Many stores work with external agencies, e.g. Global Blue or Planet process your VAT refund, these agencies usually have facilities in major cities where you can take the completed forms and get your refund.
When purchasing your items, check to see if your merchant partners with these agencies.
On the day of departure, make sure to take your receipts, store-filled refund forms, items you purchased, and all other travel documents with you to the airport so you can submit everything to customs.
If you are touring multiple EU countries during your trip, you will complete this process in the last EU country you visited. This means that if you visit France and Italy before ending your trip in Spain, you will apply for a VAT refund on your purchases in Spain.
Customs may inspect your purchases, so make sure they are available and not in your checked baggage. Also, make sure that the goods are unused and unworn.
If the store or a third-party refund agency has already refunded your money, you will need to mail them this stamped form to prove that you left Europe within the prescribed three-month period. Otherwise, you risk your refund being voided and your credit card being charged the VAT you owe.
If you haven’t already, you can also get your money back at the airport. Large refund agencies have facilities at all major EU airports, and sometimes at currency exchange offices. Simply show them your stamped customs forms and your passport to get your refund, minus fees.
There is no refund of VAT in the UK
Before we share some tips on how to get your VAT refund, we would like to remind everyone that the UK no longer provides VAT-free shopping services to international tourists. In fact, Great Britain is now the only European country that does not offer savings to international visitors.
The VAT retail export scheme was abolished when the UK left the EU in 2021.
Although there is some Optimism about the possibility of returning VAT refunds to Britain In the future – the UK tourism industry is pushing for its return – and this is not an option at the moment.
Although VAT refunds are no longer available in England, Scotland, and Wales, you can still claim a VAT refund if you are visiting Northern Ireland. There are also many exceptions and rules to be aware of; For example, this does not apply to services such as hotel bills. However, if you are planning to visit, you can save some money on your purchases.
Tips to maximize your savings with VAT refunds
Here are some do’s and don’ts to get a VAT refund.
Search the country
Before your trip, Research the VAT rules for the country you are visiting Check standard and reduced VAT rates, as well as minimum purchase points.
As mentioned earlier, prices and rules on what qualifies for a VAT refund can vary depending on where you’re visiting, so make sure you’re aware of this before you get there.
Remember that many countries outside the EU also charge VAT, and their refund policies can differ significantly from what you’ll find in Europe.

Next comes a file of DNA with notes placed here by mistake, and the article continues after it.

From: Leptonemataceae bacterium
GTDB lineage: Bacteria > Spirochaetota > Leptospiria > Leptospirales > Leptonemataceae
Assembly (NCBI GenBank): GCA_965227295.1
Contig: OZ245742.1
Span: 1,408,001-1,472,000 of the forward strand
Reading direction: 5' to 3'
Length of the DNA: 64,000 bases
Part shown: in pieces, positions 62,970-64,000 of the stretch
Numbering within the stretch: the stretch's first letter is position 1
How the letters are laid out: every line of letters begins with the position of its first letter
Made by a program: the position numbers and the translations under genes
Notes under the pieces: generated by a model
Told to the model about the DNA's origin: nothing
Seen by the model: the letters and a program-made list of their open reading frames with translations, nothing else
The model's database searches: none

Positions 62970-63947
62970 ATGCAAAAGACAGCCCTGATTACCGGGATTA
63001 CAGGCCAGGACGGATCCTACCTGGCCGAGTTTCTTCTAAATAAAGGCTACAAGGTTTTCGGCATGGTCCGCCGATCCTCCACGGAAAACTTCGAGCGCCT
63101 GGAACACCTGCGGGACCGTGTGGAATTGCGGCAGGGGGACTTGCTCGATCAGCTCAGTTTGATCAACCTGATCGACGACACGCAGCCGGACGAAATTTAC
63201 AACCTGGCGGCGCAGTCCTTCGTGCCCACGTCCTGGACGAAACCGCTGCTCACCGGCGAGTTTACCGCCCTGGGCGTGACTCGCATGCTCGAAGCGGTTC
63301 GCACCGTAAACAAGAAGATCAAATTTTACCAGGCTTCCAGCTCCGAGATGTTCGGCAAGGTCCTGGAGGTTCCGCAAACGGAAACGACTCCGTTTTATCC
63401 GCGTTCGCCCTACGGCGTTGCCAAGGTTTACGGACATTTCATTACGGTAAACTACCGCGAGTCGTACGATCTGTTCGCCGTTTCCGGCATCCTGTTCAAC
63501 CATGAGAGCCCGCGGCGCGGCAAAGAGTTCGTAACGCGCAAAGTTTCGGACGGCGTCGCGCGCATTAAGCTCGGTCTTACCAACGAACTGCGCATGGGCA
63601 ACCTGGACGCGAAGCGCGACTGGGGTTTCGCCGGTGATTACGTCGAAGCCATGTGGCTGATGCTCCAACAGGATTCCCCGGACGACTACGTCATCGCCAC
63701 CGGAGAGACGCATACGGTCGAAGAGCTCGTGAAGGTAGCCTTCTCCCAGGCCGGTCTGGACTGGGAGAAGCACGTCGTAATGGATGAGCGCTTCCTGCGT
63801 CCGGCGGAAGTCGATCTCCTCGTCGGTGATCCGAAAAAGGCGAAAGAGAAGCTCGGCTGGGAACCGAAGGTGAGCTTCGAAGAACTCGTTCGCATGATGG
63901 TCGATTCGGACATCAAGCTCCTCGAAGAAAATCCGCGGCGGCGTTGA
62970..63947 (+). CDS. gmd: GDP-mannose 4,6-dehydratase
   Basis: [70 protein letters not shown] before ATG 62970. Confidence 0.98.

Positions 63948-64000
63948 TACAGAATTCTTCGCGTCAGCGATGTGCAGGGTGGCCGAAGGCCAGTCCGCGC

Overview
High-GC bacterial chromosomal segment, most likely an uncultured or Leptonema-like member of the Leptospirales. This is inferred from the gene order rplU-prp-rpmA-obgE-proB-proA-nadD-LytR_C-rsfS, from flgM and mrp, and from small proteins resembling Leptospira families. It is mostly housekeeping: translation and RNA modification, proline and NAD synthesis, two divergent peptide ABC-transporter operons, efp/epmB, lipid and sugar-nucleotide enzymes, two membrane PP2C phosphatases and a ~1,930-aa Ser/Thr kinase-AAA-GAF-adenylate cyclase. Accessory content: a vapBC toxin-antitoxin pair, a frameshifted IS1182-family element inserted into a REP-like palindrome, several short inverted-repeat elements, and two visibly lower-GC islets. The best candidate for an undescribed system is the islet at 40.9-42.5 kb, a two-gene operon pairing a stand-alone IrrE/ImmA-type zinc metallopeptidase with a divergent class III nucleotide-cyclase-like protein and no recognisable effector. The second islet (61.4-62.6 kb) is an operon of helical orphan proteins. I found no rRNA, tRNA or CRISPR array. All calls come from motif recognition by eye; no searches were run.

Find the store
Stores are not required to provide VAT refund assistance of any kind.
“If you have a store that doesn’t have this program, getting a refund is very complicated,” Erickson warned. 25 Best Hikes in Indonesia: Volcanoes, Waterfalls and Jungles
Keep an eye out for stores displaying “Tax-Free” or “VAT Exempt” signs. Ask the store employees which third-party agencies they cooperate with for refunds. As mentioned above, some retailers in some countries may charge fees to visitors who use Tax-Free Shopping.
Allow extra time at the airport to receive your refund
Expect to wait in line a bit. Plan ahead and give yourself extra time at the airport, as the line can be long.
If you’re short on time after leaving customs, some agencies will let you drop your stamped forms into one of their mailboxes, and they’ll refund your money later.
Consider shipping your purchases home to avoid VAT altogether
If you don’t want to deal with any of these things, Erickson suggests another option.
“You can also get the store to ship [your items] “Directly to you,” she said. “And after that, they won’t charge you VAT.”
But there is a catch.
“You still have to pay for shipping,” Erickson added.
Shipping costs from Europe to anywhere in the US can get very expensive. Therefore, you must weigh the cost of shipping, VAT, and the time and effort it will take to get your money back to determine if it is worth it.
Make sure the refund is worth it
While many VAT countries have minimum purchases for a refund, in others, any purchase a visitor makes is eligible, no matter how small. So, you should ask yourself whether it is worth applying for a VAT refund for that cheap item you bought as a souvenir. Travel Guide to Phi Phi Island in Thailand (Koh Phi Phi Islands)
All this talk about models, looking for signs, standing in line, and stamping can take the edge off an impulse buy. However, it can save you a lot of money in the long run.
If you pay attention and allocate your time wisely, you may get enough money through a VAT refund to help pay for your next transatlantic visit.